the tool page

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The Tool Page: An Article

Publication: San Jose Mercury News

Date: August, 2001

Transcribed by
Ak-Rev (

 title: Tool, King Crimson remind audiences how rock should be
author: Brad Kava

Tool, King Crimson remind audiences how rock should be
Mercury News 

Heaviosity. Maximum heaviosity. The heaviest heaviosity.

OK, so Woody Allen's rock 'n' roll critic coinage was supposed 
to be a joke.

But somehow, it fit Friday's pleasing show at the Berkeley 
Community Theater by ``nuovo metal'' rockers Tool and King 
Crimson -- three hours of throbbing electric music at its 
darkest, thickest and yes, heaviest.

This was the kind of bill that shaped the great early years of 
rock, when Bill Graham would team up a veteran, such as 
Muddy Waters, with an upstart, like Jimi Hendrix.

Big rock promoters, now largely owned by multinational 
corporations, don't take many chances like this, limiting 
everything to certain demographics and fearing, sometimes 
correctly, that anyone over 30 doesn't spend much time 
listening to young bands, and those under 30 don't care 
much for music from the 1960s.

This sold-out show put on by a smaller promoter from Los 
Angeles, Goldenvoice Concerts, proved otherwise.

In an audience that was dominated mostly by Tool fans, 
many hadn't heard of King Crimson, yet they gave the 31-
year-old band a standing ovation after its hourlong set.

And Crimson fans, who may not have spent time with the 
aggressive but very musical Southern California band, which 
started in 1990, couldn't help but be pleased hearing 
influences from the old progressive rock masters.

``King Crimson is pretty much who we ripped off over the 
years,'' Tool's singer, Maynard James Keenan, said toward 
the end of his two-hour set. ``Don't tell anyone, especially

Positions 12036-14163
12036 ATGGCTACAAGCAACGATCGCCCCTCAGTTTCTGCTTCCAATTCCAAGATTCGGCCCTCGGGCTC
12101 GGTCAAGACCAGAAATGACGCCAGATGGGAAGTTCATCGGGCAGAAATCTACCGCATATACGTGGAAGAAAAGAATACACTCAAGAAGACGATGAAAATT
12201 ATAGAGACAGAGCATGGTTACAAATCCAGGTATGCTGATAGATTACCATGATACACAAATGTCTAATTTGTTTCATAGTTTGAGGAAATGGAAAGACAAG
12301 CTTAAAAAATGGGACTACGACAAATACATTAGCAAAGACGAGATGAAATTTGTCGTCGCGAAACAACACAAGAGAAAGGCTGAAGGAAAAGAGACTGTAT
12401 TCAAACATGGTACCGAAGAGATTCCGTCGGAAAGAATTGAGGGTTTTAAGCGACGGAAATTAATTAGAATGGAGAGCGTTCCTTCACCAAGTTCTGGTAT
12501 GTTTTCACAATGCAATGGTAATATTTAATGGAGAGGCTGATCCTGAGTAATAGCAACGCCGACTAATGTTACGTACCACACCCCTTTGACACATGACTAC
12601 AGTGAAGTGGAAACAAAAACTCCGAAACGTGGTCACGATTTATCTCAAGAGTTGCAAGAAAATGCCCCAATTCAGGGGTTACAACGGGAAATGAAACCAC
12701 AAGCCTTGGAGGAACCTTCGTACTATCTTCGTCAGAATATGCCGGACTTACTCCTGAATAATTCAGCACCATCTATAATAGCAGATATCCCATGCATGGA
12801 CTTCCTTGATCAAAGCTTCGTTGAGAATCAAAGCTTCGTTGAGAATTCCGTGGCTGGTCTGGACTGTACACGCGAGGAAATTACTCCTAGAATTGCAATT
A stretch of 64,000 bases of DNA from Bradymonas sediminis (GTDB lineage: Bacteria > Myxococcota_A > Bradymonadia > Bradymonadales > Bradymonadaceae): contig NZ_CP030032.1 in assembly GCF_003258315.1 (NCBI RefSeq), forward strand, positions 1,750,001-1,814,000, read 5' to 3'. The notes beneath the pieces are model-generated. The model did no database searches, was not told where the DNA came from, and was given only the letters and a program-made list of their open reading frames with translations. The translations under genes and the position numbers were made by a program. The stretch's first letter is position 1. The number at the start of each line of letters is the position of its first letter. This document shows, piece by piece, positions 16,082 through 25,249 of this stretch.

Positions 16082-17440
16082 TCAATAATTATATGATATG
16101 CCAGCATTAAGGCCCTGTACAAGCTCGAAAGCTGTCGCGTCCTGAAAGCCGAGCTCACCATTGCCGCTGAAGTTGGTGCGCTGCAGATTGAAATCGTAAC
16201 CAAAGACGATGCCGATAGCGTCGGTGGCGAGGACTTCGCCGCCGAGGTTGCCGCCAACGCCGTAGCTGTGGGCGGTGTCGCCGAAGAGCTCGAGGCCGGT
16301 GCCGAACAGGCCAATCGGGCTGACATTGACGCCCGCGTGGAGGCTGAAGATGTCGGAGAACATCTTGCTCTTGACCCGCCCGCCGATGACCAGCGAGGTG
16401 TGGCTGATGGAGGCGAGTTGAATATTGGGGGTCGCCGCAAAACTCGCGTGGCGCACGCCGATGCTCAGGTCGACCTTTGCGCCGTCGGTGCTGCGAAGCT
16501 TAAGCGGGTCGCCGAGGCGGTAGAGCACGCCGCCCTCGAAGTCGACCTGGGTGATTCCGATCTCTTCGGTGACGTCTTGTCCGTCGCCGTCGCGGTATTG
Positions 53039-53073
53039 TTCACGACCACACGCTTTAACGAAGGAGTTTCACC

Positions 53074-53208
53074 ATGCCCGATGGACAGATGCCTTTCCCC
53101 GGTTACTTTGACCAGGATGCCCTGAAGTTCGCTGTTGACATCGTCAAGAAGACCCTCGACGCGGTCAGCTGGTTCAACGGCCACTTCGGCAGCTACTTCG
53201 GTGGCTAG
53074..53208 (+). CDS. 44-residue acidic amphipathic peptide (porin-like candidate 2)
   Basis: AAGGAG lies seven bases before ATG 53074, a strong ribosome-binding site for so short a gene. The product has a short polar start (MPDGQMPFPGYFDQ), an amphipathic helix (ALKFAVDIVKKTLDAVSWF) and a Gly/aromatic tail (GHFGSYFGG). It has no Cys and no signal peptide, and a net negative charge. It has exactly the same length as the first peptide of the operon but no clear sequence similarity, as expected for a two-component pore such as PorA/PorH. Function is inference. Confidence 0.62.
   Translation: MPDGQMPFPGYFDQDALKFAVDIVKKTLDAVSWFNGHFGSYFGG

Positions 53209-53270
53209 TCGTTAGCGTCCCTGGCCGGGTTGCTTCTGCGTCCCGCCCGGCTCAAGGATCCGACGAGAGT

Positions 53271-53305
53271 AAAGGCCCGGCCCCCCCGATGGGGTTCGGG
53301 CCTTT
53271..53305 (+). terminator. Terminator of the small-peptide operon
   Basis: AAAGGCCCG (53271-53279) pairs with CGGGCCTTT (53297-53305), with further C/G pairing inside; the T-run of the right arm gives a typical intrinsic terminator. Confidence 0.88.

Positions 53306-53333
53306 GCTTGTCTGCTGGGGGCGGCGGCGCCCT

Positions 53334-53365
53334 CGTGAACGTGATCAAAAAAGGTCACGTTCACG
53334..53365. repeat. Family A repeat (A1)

There were those who had no patience for Crimson's well-
crafted, edgy opening set, particularly with dispassionate 
band leader Robert Fripp sitting in a chair facing his 
musicians (Trey Gunn on bass, Adrian Belew on guitar and 
Pat Mastelotto on drums) for the entire performance. Some 
yelled for Tool during Crimson's quieter moments.

And, surprisingly, there were quieter moments. This was more 
melodic than some Crimson shows. Two new songs, ``Level 
5'' and ``Dangerous Curves,'' seemed like throwbacks to 
early 1970s elegiac Crimson. They were like what Black 
Sabbath might sound like if covered by Miles Davis -- dark, 
sensual, passionate, soft.

Tool fans probably would have been more comfortable with 
1995's throbbing, anti-melody Crimson, songs like ``Thrak.'' 
They did get some edge with ``Red'' and ``Lark's Tongue in 

``I appreciated their talent,'' said Patty Marks, 29, of 
Sacramento, who had never heard of King Crimson before the 
show. ``No, I wouldn't buy their albums or see them again, 
but they were good.''

In any case, there was never any doubt who was headlining. 
The audience was on its feet throughout Tool's sci-fi tinged 

Keenan proved himself as much an odd bird as Fripp. The 
singer had his own little stage in front of a video screen, 
where he performed mostly in darkness, like a character in 
the videos that accompanied the entire set.

First, he wore a skeletonlike bodysuit, like a junior Michelin 
Man, which fit in with the clone-like characters in the videos 
that brought to mind Aldous Huxley's novel ``Brave New 

Later he played practically naked, wearing only a small pair of 
Lycra shorts.

To a first time Tool listener, this music might sound like 
Black Sabbath covered by a mix of Cirque de Soleil and Nine 
Inch Nails. It's dark and brooding, but it pulses with angry life 
and mystical, literate imagery. Adam Jones on guitar, Justin 
Chancellor on bass and Danny Carey on drums built a wall of 
sound from which Keenan's screams leaped into the 

They mixed strong songs from the latest album, 
``Lateralus,'' including opener ``The Grudge,'' ``Schism'' and 
a brilliant trilogy: ``Disposition,'' ``Reflection'' and ``Triad.'' 
They also covered ``Eulogy'' and ``Sober,'' the kind of 
unlikely radio hits that restore some hope in radio.

Fripp joined Tool during a quiet part of the trilogy and the 
elder master's ``soundscape'' gave background to Jones's 
pulsing guitar notes. It was the kind of cross-pollination you'd 
want to see more of. Maybe the two bands could really break 
out: Tool could try ``21st Century Schizoid Man'' while 
Crimson tackles ``Schism.''

Even without that, this tour is already showing fans that there 
is more to music than the demographic boxes the industry 
tries to lock it in.

For an interesting take on the tour, check out diaries of King 
Crimson members (www.disciplineglobal


Posted to t.d.n: 08/28/01 01:54:39